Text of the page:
Founder and CEO of Ivy Advisors

1. Conquer the fundamentals

Get a high GPA and a solid SAT (and/or ACT) score. Check your target school's average GPA and test scores to make sure that it's a realistic opportunity for you.

But remember, even if you have an average or even an above-average GPA and SAT/ACT score, that doesn't mean that you're guaranteed to be admitted. Conquering the fundamentals merely gives you a fighting chance to compete for a spot. But good scores tell the school that you are able to perform under pressure, that you will grow in a competitive environment rather than shut down. There is no makeup to cover up poor fundamentals.

RELATED: 5 changes to the SAT and how parents are reacting

2. Make sense out of your extracurricular activities

Ivy Leagues want to admit people who can perform well both in academics and outside of academics. However, they're not looking for a laundry list of extracurricular activities.

Extracurricular activities tell stories of your passions, talent, and even growth. A consistent pattern or theme to your extracurricular activities is more telling than having ten unrelated ones. Are you athletic? Do you love intellectual puzzles? Is your passion caring for the environment? Don't just join a random bunch of clubs or charities. Stay true to your talents and interests. If you write down a list of all your extracurricular activities, do you see a coherent story?

RELATED: Lacrosse or Kumon? Which activities best prepare a young child for college?

3. Stretch yourself

Challenging yourself with harder subjects is equally important as holding a high GPA. If you speak Spanish at home, taking AP Spanish is probably not a sign of your ability to excel at difficult tasks.

As you select your classes in high school, don't take "safe" courses that have a higher chance of landing an A. Take courses that resonate with your career goals and show your growth in that field of interest through time. If you enter the Ivy Leagues, the curriculum will be harder every year; schools want to see evidence that you can maintain a high performance while progressing to tougher challenges.

RELATED: Get into a top school today

4. Get recommendation letters that shine

To see whether you have a well-rounded personality, some Ivy League schools not only encourage, but also require you to provide recommendation letters from both a science teacher and a humanities teacher. Forging relationships from early on, through coursework, volunteering, and projects can have large dividends. Select your recommenders before your senior year of high school and work with them so they can truly give insight to your talent and passions.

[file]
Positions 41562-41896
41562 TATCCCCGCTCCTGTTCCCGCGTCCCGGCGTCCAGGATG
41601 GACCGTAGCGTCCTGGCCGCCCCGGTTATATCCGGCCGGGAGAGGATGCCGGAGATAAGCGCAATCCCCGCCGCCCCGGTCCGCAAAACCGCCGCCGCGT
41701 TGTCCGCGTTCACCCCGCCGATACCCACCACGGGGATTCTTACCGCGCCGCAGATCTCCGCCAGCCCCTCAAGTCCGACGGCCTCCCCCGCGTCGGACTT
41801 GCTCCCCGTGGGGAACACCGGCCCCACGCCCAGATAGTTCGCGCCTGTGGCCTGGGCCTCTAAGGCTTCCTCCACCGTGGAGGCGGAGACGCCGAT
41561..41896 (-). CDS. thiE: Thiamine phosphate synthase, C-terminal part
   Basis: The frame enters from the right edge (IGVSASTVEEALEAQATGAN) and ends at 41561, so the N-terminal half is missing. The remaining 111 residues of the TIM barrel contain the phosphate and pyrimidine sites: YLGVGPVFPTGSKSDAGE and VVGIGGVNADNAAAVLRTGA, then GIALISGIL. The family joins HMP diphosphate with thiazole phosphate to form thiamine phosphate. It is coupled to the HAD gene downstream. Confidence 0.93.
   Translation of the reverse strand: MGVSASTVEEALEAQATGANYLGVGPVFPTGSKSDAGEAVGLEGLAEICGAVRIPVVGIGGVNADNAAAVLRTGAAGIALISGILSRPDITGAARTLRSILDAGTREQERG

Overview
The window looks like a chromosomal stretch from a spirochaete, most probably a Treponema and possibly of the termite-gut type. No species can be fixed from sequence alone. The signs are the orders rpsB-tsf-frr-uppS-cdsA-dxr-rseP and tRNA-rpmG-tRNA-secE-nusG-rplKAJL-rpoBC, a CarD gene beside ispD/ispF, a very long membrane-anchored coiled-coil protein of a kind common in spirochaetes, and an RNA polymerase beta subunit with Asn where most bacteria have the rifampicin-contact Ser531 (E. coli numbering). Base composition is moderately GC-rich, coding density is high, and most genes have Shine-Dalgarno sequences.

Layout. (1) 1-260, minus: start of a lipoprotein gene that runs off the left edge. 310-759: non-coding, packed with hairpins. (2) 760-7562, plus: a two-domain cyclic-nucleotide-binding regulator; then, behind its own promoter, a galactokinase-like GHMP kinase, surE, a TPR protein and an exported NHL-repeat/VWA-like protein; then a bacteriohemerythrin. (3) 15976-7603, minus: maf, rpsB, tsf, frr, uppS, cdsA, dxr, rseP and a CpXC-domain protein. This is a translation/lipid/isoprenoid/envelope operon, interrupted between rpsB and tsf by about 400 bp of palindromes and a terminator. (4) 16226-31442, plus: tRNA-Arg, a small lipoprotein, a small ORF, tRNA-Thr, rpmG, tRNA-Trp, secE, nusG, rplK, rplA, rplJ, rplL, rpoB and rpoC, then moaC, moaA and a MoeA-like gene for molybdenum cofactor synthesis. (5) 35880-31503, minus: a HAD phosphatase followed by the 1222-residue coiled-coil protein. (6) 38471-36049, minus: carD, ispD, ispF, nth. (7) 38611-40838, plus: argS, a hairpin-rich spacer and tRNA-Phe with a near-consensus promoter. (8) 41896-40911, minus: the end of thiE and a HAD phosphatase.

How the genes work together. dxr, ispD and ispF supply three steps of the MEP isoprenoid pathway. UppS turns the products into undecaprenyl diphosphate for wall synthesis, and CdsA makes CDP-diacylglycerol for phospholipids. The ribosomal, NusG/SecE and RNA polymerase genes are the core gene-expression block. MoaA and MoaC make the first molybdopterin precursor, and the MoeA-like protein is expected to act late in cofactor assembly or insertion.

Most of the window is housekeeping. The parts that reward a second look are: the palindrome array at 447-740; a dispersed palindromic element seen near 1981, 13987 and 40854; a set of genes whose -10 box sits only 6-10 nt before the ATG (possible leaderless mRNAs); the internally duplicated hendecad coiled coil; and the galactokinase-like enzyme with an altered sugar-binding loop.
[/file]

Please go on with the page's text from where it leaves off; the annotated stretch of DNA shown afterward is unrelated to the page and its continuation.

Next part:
RELATED: Being smart about recommendation letters before senior year of high school

5. Keep track of your accomplishments

Did you win a scholarship? Did you help the football team fundraise? Keep a journal and list all the things that you have accomplished, whether academic, extracurricular, or personal. Write down why you were involved in the activity, your role, and your impact. Look back through your journal once in a while--have your contributions evolved through time? Or have your contributions remained stagnant and lacked significance?

RELATED: Want to land a great job? Hereís where you should go to school

6. Draw a timeline

Time is a limited, fixed resource, with no option for a refund. Understand the required steps for admission, then plan ahead and manage yourself against that timeline. If you want to be ahead, don't wait until your senior year to take the SAT. Take it in the spring or summer of your junior year instead. At the very least, you will know where you stand, and whether you'll need to retake the test. Applying as an early decision candidate is probably a good idea if you have a target school.

Excelling at all of the items on this list will take careful planning and rigorous discipline. Don't fall behind!

RELATED: 4 things to watch out for when applying to a top school


Lulu Curiel is the Founder and CEO of Ivy Advisors, a leading Admissions Consulting company that helps people with their application process for college and graduate school. Lulu has helped over hundreds of people construct their application strategies and gain admissions to their respective dream schools. Prior to Ivy Advisors, Lulu worked at Apple and Deloitte Consulting. She has an MBA from the Harvard Business School, and a B.S. in Computer Engineering from Boston University.